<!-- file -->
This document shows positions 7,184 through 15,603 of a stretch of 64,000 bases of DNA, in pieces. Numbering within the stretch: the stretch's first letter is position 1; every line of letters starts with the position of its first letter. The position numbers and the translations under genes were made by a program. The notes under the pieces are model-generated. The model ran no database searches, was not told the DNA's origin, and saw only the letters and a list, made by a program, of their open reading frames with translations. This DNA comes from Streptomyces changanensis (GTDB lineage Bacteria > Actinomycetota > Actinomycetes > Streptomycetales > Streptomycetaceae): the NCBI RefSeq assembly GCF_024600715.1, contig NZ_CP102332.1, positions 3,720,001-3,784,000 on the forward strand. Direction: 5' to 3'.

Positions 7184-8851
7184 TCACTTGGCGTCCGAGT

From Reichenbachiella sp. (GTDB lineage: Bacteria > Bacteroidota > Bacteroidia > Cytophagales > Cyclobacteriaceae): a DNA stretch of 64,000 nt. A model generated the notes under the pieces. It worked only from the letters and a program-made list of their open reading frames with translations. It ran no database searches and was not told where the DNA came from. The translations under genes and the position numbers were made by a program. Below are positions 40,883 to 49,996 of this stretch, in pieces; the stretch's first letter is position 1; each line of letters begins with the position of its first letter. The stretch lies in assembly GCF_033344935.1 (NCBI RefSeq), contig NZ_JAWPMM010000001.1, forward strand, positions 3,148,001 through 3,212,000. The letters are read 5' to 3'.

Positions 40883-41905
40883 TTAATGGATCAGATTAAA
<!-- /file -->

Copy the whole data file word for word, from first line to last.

This document shows positions 7,184 through 15,603 of a stretch of 64,000 bases of DNA, in pieces. Numbering within the stretch: the stretch's first letter is position 1; every line of letters starts with the position of its first letter. The position numbers and the translations under genes were made by a program. The notes under the pieces are model-generated. The model ran no database searches, was not told the DNA's origin, and saw only the letters and a list, made by a program, of their open reading frames with translations. This DNA comes from Streptomyces changanensis (GTDB lineage Bacteria > Actinomycetota > Actinomycetes > Streptomycetales > Streptomycetaceae): the NCBI RefSeq assembly GCF_024600715.1, contig NZ_CP102332.1, positions 3,720,001-3,784,000 on the forward strand. Direction: 5' to 3'.

Positions 7184-8851
7184 TCACTTGGCGTCCGAGT

From Reichenbachiella sp. (GTDB lineage: Bacteria > Bacteroidota > Bacteroidia > Cytophagales > Cyclobacteriaceae): a DNA stretch of 64,000 nt. A model generated the notes under the pieces. It worked only from the letters and a program-made list of their open reading frames with translations. It ran no database searches and was not told where the DNA came from. The translations under genes and the position numbers were made by a program. Below are positions 40,883 to 49,996 of this stretch, in pieces; the stretch's first letter is position 1; each line of letters begins with the position of its first letter. The stretch lies in assembly GCF_033344935.1 (NCBI RefSeq), contig NZ_JAWPMM010000001.1, forward strand, positions 3,148,001 through 3,212,000. The letters are read 5' to 3'.

Positions 40883-41905
40883 TTAATGGATCAGATTAAA